Thursday, January 14, 2016

The Cincinnati-Pittsburgh NFL "WildCard" Game as modern parable and warning

as modern parable and warning

The game played on 9 January is a milestone on the road to perdition in contemporary America.  It must be understood in the context of professional sports as a substitute and generally harmless channel for tribe and group energies.  For the most part, this has been a harmless means to express in-group/out-group solidarity.  This is explicitly so in that many gangs use professional sports logos and colors as indicia of membership and affiliation.  Here is a list of "top 10" sports-gang "pairings", for lack of a better term... no connection between the legal entities known as sports teams are suggested or implied, but it is a disturbing issue that needs to be understood.
Reaffirming In Group / Out Group solidarities


Not understanding these hidden meanings behind sports team paraphernalia like shirts, logos or color combinations can get the innocent and ignorant flat out killed.  Consider these and I would suggest ALL professional sports logo merchandise to be a form of very simple "IFF", (battlefield Identification, friend or foe) that is completely deniable. Consider its role in an easily imaginable scenario of an urban youth getting subjected to a "Terry Stop"  .. it might go something like this:  "really, officer friendly, I'm just an avid fan of Team X... I am not gang member... why are you hassling me?"

Here is the last quarter, to the end of game 9 January 2016 on Youtube:


Consider if you will the larger issue of gangs as tracked by the Federal Bureau of Investigation, in their own report.  In examining the data, one will note what you see there and what you do NOT see in the data.  Use your analytical skills.  This alone should raise the hair on the back of your neck.  Consider then how this set of facts, as troubling as they may be, can be expressed when the mask of American civil society and relative peace slips, even a fraction.

Wide Receiver DeSean Jackson was released by NFL Team Philadelphia Eagles over concerns he had gang affiliations with groups in Los Angeles
 Back to the game... Americans need to understand that the teams are not just "teams". They are stand-ins, analogs if you will, for tribe.  One might ask "what tribe could each of these teams or cities POSSIBLY represent?  They are just teams, and this is just a game".  I would suggest that one may wish to consider an alternative hypothesis, particularly when the present paradigm if improperly considered carries mortal risk.  Cincinnati is a dramatically diverse, vibrant city.  The U.S. census confirms that as of 2010, the city was was about 48% black/African American.  In contrast, Pittsburgh in the same census was about 26% black/African American.

If the above information does not start converging for you and gelling, I am not sure what else can be said.  It does not matter if you are from one town or the other, the violence that this game indicates just under the surface is potentially staggering for people in every demographic, every "snack bracket".  If Baltimore was any indication, an eruption of violence in Cincinnati would have much more dire effects than the same in Pittsburgh.  Read through this FOX story to see the trend.  Here are Baltimore's demographics, in case you needed them.  63% or so black/African-American.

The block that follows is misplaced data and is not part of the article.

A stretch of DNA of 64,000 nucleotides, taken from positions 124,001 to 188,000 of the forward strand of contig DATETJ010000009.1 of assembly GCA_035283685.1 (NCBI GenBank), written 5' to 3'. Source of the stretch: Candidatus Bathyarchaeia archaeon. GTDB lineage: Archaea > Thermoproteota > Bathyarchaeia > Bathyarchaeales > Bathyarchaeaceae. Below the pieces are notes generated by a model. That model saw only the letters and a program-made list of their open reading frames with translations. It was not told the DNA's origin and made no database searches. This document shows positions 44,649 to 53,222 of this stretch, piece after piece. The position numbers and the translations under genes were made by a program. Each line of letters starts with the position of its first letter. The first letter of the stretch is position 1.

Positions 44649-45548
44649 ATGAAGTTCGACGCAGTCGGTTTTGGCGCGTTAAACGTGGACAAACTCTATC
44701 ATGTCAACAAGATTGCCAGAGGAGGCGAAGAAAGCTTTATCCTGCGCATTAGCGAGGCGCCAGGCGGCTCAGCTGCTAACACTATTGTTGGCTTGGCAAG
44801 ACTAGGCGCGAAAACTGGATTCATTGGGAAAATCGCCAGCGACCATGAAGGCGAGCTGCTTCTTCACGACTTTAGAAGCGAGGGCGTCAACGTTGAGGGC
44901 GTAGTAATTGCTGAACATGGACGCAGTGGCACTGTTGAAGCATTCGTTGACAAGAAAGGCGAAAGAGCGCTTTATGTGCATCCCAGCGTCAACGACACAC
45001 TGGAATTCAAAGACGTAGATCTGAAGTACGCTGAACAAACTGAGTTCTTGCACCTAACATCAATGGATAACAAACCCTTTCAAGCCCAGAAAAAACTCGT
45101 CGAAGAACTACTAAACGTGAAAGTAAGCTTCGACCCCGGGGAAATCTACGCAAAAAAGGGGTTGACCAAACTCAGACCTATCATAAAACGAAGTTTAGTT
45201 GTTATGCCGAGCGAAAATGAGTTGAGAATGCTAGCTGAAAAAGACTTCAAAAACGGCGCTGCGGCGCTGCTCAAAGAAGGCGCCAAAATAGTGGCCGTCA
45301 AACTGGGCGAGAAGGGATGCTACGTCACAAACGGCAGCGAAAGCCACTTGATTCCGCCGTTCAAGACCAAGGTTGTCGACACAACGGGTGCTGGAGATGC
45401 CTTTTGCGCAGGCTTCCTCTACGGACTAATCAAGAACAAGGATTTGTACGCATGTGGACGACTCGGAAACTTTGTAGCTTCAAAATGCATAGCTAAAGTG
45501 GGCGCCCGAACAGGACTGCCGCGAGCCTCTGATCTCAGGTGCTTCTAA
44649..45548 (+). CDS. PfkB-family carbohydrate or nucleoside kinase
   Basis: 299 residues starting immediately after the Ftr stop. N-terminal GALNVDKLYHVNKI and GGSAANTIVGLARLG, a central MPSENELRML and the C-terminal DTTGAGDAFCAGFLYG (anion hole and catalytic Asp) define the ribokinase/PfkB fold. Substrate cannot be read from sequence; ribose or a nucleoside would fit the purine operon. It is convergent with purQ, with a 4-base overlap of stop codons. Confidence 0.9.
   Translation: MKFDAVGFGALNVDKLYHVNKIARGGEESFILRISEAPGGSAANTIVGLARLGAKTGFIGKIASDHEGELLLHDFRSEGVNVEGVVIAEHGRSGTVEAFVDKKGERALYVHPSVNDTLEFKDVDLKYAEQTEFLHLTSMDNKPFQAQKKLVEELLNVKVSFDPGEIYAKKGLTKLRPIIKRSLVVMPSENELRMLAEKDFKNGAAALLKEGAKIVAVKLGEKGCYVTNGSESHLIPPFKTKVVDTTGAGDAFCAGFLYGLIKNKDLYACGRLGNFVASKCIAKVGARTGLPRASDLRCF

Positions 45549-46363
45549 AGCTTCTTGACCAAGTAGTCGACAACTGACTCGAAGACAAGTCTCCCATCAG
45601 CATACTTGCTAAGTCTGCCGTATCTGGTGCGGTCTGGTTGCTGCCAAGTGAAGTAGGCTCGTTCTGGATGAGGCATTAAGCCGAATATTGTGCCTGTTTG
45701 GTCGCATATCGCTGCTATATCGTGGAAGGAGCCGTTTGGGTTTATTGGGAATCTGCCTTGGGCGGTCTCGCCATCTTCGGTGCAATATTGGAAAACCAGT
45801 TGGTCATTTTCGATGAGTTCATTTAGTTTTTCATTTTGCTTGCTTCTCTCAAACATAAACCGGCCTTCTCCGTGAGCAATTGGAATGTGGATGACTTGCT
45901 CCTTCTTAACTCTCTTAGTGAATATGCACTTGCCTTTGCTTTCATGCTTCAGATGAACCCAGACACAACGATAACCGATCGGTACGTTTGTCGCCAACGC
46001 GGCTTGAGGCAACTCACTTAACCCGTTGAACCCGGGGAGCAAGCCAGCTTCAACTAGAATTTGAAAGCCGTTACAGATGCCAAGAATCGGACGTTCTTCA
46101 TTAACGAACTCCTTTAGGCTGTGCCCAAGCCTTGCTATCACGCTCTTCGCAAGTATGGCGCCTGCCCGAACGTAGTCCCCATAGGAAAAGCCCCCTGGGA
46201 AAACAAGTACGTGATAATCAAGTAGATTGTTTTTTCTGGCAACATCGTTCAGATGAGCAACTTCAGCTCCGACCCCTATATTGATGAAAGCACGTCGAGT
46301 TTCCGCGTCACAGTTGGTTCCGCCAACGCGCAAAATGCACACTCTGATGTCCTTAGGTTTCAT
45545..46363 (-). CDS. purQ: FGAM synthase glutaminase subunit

Rioting and Looting in Baltimore, MD April 2015
If we examine the 3 cities' teams... Baltimore has the Ravens, which is not too subtle.  Pittsburgh has the Steelers and Cincinnati has the Bengals.  A note about mascots and team colors is in order.  The Steelers wear Yellow/Black uniforms.  The Bengals wear Orange/Black.  The Steelers' mascot is  "Steely McBeam", a jutting chinned steelworker.  The Bengals' mascot is "Who Dey", a large Bengal tiger.  While the use of colors is well established in gangs, I am not so sure that any direct comparisons can be drawn regarding colors of particular teams and gang organizations.  Both Steelers Jersey's horizontal bars and the orange of the Bengals have a semiotic link to prison.  Accident, or by intent?



Color may be more of a convenient, regionally identifiable issue than anything actually staffed out and focus grouped.  The issue of the mascots is also muddled, but "Who Dey" is further away from standard American English than "Steely McBeam".  Is the Orange/Black uniform of the Bengals a tribute to prison garb orange and the rate of incarceration for black men?  It is hazardous to speculate on the cause of seemingly disproportionate incarceration for the sub population of black males, who made up 38% of the prison population in 2011, I'll leave that for the social workers, victims and police who have to bat clean up on this topic.  I might add that there are no winners, just varied degrees of heartbreaking loss.


The potential for a cascade of violence as the weather warms up this spring is alarming, it will rise in lockstep with the most heated, freighted election cycle in our lifetimes.  Understand that America has become a nation of covert tribes and tribal signalling, sometimes with sports jerseys, sometimes with logos, sometimes with RealTree camo.  As they say, "know before you go".  The life that you save, in the suburbs or in the urban core may be your own, it may be that of a loved one.  While it is good for the soul and conscience to pray that peace breaks out over the land, you just may want to hedge those bets. Everything is now symbolic and political.



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